Michelle Terris always felt self conscious as a child. Growing up in Southern California, Michelle was fed images from the media that convinced her that her loose arms and extra body fat were something to be ashamed of. Then in 2008, Michelle’s father was diagnosed with ALS – a neurodegenerative disease that causes you to lose control of basic bodily functions. The disease completely changed Michelle’s view of her own body.
“After watching my father lose his ability to do everyday things, and then all things, I gained a new perspective on my body image,” Michelle said. “Instead of seeing rolls of fat that needed to be diminished or jiggly arms, I started thinking about all the amazing things my body lets me do everyday. How my jiggly arms are helping me eat, brush my teeth, get dressed, drive, hug people, take photos, reach my goals, and so much more.”
It was a turning point in both Michelle’s personal and professional life. After graduating from college in the Bay Area, Michelle moved down to Los Angeles to pursue fashion photography full time, with the goal of representing all kinds of women.
“I want to capture images of women of all sizes and share how beautiful they are regardless of what their weight is,” Michelle said. “I want people to be thankful for what their bodies do for them. It’s damaging and unfair all the pressure that is placed on women to look a certain way, and it needs to change.”
Last month, Michelle did a futuristic wedding shoot at the Marine County Courthouse, featuring a lesbian couple. The shoot was for an “Out of the Box” wedding competition for the feminist magazine Catalyst. Michelle and her creative partner decided on the theme “Moving Towards the Future of Equality,” and thought the Frank Lloyd Wright designed courthouse would be the perfect fit.
“Once we got to the location, we all fell in love,” Michelle said. “It definitely felt like a space ship in there. We were so excited with the building, and inspiration was flowing from all of us.”
The photos show two women decked out in a variety of vintage and futuristic sunglasses and high-waisted silvery bottoms. The pale pink and blue tones of certain images give the shoot a vintage look, but the interesting angles and creative posing give the overall series a futuristic twist.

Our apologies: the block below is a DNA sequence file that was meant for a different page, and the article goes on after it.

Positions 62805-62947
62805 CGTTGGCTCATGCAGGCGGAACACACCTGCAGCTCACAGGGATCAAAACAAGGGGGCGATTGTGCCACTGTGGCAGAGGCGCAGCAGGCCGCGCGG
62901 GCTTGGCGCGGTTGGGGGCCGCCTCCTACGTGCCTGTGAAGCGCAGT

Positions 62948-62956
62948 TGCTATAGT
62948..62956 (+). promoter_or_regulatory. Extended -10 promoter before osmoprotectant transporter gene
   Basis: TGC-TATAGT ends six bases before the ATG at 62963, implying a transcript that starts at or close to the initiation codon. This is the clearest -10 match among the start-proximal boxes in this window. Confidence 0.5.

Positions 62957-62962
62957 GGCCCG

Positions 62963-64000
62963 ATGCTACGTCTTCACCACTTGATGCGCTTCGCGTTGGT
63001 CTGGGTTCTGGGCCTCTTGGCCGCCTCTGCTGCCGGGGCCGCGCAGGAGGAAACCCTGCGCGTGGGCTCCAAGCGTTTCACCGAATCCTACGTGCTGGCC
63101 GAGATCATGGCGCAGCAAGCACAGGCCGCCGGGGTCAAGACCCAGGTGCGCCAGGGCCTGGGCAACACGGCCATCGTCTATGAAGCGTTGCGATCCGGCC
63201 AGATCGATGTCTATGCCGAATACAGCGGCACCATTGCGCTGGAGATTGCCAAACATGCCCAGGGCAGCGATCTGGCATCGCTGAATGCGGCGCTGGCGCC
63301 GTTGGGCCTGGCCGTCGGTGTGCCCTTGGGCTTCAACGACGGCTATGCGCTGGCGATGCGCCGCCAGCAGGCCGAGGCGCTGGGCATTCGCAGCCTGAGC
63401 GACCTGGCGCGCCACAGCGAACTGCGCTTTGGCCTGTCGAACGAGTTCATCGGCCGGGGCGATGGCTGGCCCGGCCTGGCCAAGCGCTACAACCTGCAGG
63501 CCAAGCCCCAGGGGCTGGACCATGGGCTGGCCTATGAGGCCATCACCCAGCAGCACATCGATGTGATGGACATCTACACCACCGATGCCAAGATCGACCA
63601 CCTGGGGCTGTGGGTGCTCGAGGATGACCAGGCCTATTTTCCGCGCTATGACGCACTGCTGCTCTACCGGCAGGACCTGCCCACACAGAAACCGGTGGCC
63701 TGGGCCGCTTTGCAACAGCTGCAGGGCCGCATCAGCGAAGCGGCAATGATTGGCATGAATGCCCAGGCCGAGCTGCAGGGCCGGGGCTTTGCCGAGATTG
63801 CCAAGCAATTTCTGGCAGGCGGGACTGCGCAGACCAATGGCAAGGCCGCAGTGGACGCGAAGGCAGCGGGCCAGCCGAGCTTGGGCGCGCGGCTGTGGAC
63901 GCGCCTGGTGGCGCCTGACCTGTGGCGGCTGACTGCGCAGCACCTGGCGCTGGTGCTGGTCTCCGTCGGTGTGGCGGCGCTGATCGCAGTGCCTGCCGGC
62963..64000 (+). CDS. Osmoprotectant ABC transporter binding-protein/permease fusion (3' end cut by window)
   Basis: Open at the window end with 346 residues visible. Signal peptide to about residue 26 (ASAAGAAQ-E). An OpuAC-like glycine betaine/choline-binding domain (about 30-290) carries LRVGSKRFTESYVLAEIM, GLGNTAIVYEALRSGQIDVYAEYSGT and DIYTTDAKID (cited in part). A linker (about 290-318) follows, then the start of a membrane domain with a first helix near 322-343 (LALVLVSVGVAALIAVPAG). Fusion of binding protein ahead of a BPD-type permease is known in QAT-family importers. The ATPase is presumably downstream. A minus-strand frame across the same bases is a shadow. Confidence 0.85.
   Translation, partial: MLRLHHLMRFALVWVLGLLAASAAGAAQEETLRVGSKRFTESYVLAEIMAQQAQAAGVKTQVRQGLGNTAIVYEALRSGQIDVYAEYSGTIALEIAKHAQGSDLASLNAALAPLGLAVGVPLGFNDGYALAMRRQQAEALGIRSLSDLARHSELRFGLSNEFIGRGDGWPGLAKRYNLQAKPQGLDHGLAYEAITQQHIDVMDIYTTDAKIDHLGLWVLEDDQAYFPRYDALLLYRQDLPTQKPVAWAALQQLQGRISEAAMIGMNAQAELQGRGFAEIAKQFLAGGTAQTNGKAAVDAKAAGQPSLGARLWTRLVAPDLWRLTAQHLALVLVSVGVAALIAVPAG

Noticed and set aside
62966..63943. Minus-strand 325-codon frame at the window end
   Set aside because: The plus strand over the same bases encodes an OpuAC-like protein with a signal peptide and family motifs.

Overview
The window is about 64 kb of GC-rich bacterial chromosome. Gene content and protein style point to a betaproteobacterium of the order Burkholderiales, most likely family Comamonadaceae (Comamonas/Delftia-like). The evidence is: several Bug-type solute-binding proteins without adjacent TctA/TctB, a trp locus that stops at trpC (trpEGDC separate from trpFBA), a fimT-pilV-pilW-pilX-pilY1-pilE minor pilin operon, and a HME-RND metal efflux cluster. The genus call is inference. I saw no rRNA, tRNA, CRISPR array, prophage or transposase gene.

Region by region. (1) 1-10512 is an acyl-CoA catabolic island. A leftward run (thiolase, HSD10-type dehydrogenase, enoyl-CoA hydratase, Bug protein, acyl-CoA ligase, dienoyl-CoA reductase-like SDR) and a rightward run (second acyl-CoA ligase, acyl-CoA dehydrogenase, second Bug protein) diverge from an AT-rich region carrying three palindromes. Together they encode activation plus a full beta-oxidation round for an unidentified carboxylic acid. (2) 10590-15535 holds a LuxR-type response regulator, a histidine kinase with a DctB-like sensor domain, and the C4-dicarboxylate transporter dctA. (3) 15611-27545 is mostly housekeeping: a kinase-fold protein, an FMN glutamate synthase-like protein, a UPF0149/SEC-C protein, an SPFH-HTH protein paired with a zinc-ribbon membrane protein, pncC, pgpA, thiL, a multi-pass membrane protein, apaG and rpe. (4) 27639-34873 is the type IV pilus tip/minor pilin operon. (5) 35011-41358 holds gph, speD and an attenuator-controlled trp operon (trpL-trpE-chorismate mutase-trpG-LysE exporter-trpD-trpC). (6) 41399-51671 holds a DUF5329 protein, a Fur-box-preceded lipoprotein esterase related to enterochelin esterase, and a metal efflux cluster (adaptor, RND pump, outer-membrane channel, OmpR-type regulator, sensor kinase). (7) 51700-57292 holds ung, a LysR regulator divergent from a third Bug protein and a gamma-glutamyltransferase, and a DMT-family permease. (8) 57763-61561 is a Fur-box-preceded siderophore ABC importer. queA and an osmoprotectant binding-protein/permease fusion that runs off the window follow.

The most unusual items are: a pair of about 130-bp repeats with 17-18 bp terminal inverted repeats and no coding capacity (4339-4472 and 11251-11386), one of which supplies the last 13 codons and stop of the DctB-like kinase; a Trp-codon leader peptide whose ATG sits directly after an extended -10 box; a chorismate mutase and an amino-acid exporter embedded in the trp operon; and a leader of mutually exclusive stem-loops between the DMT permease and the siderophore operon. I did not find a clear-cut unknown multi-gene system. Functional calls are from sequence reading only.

“It was an all ladies team, and we were working on a shoot that was different from what we normally see in the wedding industry which was a fun challenge,” Michelle said.
Michelle’s team ended up winning the competition, and the people at Catalyst were so excited about the shoot they ran one of the images as the cover of the third issue of Catalyst Wedding Magazine.
“I want all women that I work with to feel beautiful and empowered by the images that they take with me,” Michelle said. “I want to help represent peoples of all shapes, ethnicities, and genders. It’s time for a world of equality.”
Michelle would describe her style as classic with a touch of edginess. She loves to recreate looks from decades ranging from the 30s to the 70s. Many of her shoots take place in rundown or vintage locations. Her images feature women dressed in colorful outfits reminiscent of decades past, but with a modern touch. Her work plays a lot with color, whether those tones are bright and bold or washed out pastels. She also has a strong understanding of light and contrast, which is clear through her location selection and her models’ poses.
One of Michelle’s other series shows two women dressed in long dresses, with bowler hats and feather boas – a popular look of the 1930s and 1940s – but the vibrant colors, strong contrast and the interaction between the women gives the images a more modern feel.
Michelle loves the LA fashion scene for its never ending combination of colors textures and styles. One of her biggest sources of inspiration is to simply go outside and people watch.
“I went to a street fair at the end of last summer and my favorite part was eating tacos and watching all the well dressed, half naked, and tan people walking around,” she said.
Michelle admitted that watching Donald Trump get elected president was a wake up call for her. She decided it was time to start focusing in on the issues she’s passionate about and get to work. And she decided one of those issues is the environment.
“The fashion industry is up there with the biggest contributors of global warming and it’s time we start taking matters into our own hands,” Michelle said.
She believes that if we stop buying clothes and other products from overseas, and instead spend that money on sustainable companies and businesses, we could make a real change in the fashion industry.
“I think what these [sustainable] companies are doing to make a difference is super important. If I can help showcase their work and get their brands’ message out there, we can help show people that environmentally friendly fashion is something that’s accessible to everyone and every style.”